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Would the real Spring Shady, please stand up?

21 Mar Posted by in Family Life | Comments
Would the real Spring Shady, please stand up?
 
Yesterday was the first day of spring… and with spring comes new beginnings. This is the first spring in quite some time that I can actually say the symbolism of new beginnings has bloomed within my personal life.

When moving to a foreign country, changes, hardships, and a rollercoaster of emotions are only inevitable. I knew before moving here that it would be hard. What I didn’t anticipate was the length of time in which it would take for me to adjust.

A friend of mine had said, give it 2 months and you’ll be fine. Uhm… more like 2 years. And at least I don’t feel like I’m the only one. An expat friend here told me it took him 2 and-a-half years to feel comfortable with the language. It was at that moment when I seemed to feel a little bit more relaxed and not so alone.

Let me take you back in time with me for a little bit.

In 2006 I was married to someone I had known in high school. We hadn’t dated in high school, but reconnected after my college years. In August of 2009, we split. In February 2010, I moved to Germany. And at the beginning of April 2010, I learned I was pregnant with my son.

For all the math buffs out there, I hope you are enjoying the calculations. Basically I moved to a foreign country and then a couple months later was not only trying to adjust to new surroundings and situations, but also dealing with morning sickness and baby brain.

It was actually the night before Kay and I were leaving for Dubai on vacation that I learned I was pregnant. We were going on a cruise. 

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Thankfully, after having spent many adolescent summers on the Puget Sound waters, being on a cruise while pregnant in the first trimester didn’t make the shock and morning sickness any worse than had I been on dry land. And the bar tender on the cruise had a pregnant wife at home so he was happy to make me virgin drinks without charge.

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Then upon returning from vacation, there was making a 92 km (57 miles) commute to work every morning; I quickly learned where every rest-stop location was along the way and which ones were pay and which ones were free.

Working in a global head office sounds very prestigious… and it was, until I became pregnant. Suiting up every day quickly turned fun into tedious.

2 Months Pregnant

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4 Months Pregnant

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Wearing heels during pregnancy? It doesn’t really work that way. I don’t care what pregnant celebrities you see in the media wearing heels, any pregnant women knows that those Hollywood heels did not stay on longer than it took for the paparazzi to take those pics. For me, it was no heels at all.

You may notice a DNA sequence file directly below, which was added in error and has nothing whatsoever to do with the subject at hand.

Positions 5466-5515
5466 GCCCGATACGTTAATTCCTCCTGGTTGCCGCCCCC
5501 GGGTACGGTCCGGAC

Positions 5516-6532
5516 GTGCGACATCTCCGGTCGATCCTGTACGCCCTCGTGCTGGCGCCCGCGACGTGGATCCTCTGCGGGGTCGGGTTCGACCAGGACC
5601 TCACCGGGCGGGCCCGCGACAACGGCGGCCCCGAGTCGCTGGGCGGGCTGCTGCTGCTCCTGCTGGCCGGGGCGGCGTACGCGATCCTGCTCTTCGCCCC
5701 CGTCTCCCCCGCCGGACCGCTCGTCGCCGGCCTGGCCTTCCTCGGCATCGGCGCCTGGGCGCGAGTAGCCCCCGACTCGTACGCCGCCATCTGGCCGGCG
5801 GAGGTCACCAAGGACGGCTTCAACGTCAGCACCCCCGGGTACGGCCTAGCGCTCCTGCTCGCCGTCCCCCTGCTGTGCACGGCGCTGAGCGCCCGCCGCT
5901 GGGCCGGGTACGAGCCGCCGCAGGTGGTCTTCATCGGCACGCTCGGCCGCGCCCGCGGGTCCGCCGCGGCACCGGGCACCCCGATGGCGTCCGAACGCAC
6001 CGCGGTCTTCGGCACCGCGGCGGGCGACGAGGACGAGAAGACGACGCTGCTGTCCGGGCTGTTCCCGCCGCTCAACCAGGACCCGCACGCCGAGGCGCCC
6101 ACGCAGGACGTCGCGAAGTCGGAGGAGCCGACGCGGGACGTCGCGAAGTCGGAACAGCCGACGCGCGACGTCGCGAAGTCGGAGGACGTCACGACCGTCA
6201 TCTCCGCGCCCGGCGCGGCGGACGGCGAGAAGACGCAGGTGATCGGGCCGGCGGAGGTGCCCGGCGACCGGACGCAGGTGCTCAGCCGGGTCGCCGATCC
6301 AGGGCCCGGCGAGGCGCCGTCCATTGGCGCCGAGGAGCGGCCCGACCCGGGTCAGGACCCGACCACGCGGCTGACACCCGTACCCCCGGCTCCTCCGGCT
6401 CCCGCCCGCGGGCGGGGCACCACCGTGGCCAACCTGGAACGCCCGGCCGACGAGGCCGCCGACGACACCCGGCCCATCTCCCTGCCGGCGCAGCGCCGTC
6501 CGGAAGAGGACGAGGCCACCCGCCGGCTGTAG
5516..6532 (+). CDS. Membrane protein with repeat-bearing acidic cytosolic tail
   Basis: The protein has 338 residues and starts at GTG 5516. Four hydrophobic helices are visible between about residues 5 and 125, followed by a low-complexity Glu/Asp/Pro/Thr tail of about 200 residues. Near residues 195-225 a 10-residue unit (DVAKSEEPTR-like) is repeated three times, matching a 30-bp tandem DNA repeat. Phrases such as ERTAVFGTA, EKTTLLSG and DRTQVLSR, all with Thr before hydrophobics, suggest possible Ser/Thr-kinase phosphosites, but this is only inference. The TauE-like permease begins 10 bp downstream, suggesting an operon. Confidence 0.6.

You see me smiling in all of these photos, but hiding udnerneath that smile was a lot of pain, confusion, and flat out being scared-sh!tless.

With all of the stress and behind-the-scenes decision making, I used food to console myself and quickly ballooned into a waddling oompa-loompa. I can’t say for sure, but I think being overweight and pregnant in Germany is more difficult than had I been in the US.

All of the women here are slim and fit. And when they are pregnant they have cute little basketball tummies.

You don’t know how many times people asked me, “How many are you carrying?” or “How many are in there?” With raging hormones it was all I could do not to sock them in the mouth, but I restrained myself and instead went home in tears… Having no family or friends here, Peanut M&M’s and Snickers were my BFF’s.

I did learn that the doctors here didn’t ever give me any guidance as far as my weight was concerned. I passed the gestational diabetes test with flying colors. And then there was no other talk about it.

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I gave birth and then tearfully and unwillingly stayed in the hospital. In Germany you have to stay for a minimum of five days after a c-section.

Until the last day or two, I had no visitors and was sharing a room with Germany’s Turkish Ambassador. Not really. But she had enough visitors and talked so much I thought my son would learn Turkish before German or English. (No disrespect intended to the Turkish culture, but this lady could talk and had lots of friends and family which was amplified by my loneliness.)

My first year abroad wasn’t all about learning the German culture, it also entailed learning how to be pregnant. My second year consisted of learning how to function with lack of sleep and learning how to be a mom.

I can be thankful that the start of my third year in Germany finally feels comfortable.

I can honestly say, this is the first time that I have started to feel like I can see myself again; that confident lady from two-years ago is finally starting to come out again. It has been too long not feeling like myself. The real Spring Shady can now stand up.

With the blooming buds of spring comes my new beginning within Deutschland… and also ice cream. One mustn’t forget that with spring comes the reopening of the ice cream shops and the reappearance of the neighborhood ice cream truck. I couldn’t think of a better way to celebrate spring than with blooming flowers and ice cream!

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